Your resume is designed to communicate your accomplishments and distinguish you from other job seekers, but there are certain resume buzzwords and phrases to avoid so you don't inadvertently disguise your qualifications.
Indeed, peppering your resume with vague terms can be a red flag to employers, who may feel as though you are trying to exaggerate your qualifications or hide knowledge gaps. Here are some common buzzwords to avoid when writing your resume and advice for what you should say instead:
Using terms such as this — "knowledge of" and "experience with" are close cousins — can send your resume to the bottom of a potential employer's pile of applications because your level of knowledge in a certain area can't be accurately determined using these phrases.
Be as specific as possible when discussing the skills you possess. For example: "Thorough knowledge of Microsoft Office applications, including daily use of Word, Excel and PowerPoint. Working toward Microsoft Office Specialist designation."
'Optimize,' 'leverage' and 'utilize'
Many applicants insert business buzzwords into their resumes in an attempt to sound more accomplished or sophisticated. But rather than making you sound "in the know," these types of words can make it seem as though you can't communicate in a straightforward manner.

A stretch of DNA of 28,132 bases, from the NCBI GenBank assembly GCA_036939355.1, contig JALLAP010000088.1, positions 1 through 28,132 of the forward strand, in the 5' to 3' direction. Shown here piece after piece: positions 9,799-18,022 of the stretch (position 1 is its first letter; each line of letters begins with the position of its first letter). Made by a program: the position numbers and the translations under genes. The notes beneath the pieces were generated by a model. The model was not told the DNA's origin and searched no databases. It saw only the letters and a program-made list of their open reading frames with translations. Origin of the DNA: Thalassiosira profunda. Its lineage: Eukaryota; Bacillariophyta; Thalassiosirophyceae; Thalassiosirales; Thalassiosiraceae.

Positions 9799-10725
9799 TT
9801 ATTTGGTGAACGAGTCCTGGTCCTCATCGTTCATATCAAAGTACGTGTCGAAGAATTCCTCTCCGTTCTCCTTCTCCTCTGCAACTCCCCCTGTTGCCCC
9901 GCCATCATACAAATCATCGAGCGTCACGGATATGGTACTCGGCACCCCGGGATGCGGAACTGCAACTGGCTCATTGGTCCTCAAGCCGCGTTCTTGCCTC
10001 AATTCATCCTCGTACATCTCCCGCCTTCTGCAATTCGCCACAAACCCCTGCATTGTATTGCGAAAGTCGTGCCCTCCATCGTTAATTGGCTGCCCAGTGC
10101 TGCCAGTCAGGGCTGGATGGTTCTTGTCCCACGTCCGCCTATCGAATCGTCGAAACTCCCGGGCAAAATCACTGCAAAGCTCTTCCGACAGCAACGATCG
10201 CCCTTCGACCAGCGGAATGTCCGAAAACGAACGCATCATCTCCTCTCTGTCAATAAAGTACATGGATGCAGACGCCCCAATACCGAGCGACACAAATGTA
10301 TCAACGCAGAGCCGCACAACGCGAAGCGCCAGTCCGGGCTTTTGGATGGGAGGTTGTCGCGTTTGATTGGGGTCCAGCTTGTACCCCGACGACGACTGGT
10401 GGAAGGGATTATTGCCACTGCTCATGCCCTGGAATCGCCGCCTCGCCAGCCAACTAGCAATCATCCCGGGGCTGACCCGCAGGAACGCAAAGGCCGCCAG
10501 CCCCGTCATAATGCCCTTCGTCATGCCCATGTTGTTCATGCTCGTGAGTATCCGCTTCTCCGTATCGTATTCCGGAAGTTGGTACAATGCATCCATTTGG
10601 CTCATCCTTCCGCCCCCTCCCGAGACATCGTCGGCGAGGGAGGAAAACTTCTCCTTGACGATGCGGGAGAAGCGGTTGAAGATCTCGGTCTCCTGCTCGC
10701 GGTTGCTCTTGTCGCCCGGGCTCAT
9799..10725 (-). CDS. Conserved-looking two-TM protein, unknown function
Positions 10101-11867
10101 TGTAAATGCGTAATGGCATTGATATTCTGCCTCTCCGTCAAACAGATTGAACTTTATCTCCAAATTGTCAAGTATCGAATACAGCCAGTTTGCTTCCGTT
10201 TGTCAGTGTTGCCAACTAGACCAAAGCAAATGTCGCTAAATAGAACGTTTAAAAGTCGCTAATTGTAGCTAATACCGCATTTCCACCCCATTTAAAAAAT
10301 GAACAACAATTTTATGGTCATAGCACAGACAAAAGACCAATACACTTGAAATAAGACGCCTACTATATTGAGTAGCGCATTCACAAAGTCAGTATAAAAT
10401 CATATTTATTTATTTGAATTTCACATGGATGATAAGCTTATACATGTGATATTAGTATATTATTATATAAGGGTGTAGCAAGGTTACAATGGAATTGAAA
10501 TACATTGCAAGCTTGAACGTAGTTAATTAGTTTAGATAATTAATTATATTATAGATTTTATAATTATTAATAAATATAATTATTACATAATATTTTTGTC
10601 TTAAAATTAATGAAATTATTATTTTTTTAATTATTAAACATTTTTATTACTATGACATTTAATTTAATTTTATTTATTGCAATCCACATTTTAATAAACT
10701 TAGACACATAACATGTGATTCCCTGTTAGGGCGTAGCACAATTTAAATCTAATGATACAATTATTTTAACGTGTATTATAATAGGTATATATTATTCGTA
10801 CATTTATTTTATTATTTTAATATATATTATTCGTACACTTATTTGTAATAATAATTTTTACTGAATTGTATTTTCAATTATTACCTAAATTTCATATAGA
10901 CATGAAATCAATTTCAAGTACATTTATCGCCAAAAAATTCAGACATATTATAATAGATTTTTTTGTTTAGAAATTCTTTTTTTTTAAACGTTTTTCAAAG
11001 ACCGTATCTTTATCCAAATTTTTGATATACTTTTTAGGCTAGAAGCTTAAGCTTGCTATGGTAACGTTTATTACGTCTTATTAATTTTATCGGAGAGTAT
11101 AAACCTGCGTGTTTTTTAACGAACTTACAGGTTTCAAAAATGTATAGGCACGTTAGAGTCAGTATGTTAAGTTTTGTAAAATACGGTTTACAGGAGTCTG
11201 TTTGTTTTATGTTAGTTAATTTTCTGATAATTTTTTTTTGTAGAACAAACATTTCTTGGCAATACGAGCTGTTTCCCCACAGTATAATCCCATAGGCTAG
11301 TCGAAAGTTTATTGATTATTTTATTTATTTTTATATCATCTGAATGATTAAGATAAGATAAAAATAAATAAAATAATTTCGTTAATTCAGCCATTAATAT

Keep things simple and, as much as possible, quantify your achievements to truly show the impact your actions had.
One of the biggest mistakes job applicants make is including a long, drawn out list of all of their duties in a previous position. Hiring managers likely know the types of tasks you performed in a previous role and don't need a detailed breakdown. Instead, describe how you helped a previous employer save money or increase efficiencies, your advancement in a past role, or how you changed a job you held for the better.
Although it's best to steer clear of buzzwords in your resume, you should use keywords to stand out from other applicants. Keywords are terms that appear in the job description. They describe duties, qualifications or certifications, for instance, and may be used by resume-scanning software to determine which applicants best meet the qualifications of the job. Including phrases from the job description is a good idea, but only if the terms accurately describe your background.
If you're wondering whether or not to use a word or phrase in your resume, ask yourself if it helps convey the value you can bring to a prospective employer. If a term is used to cover for a lack of experience or make it sound as though you're a sophisticated insider when you're not, leave it out.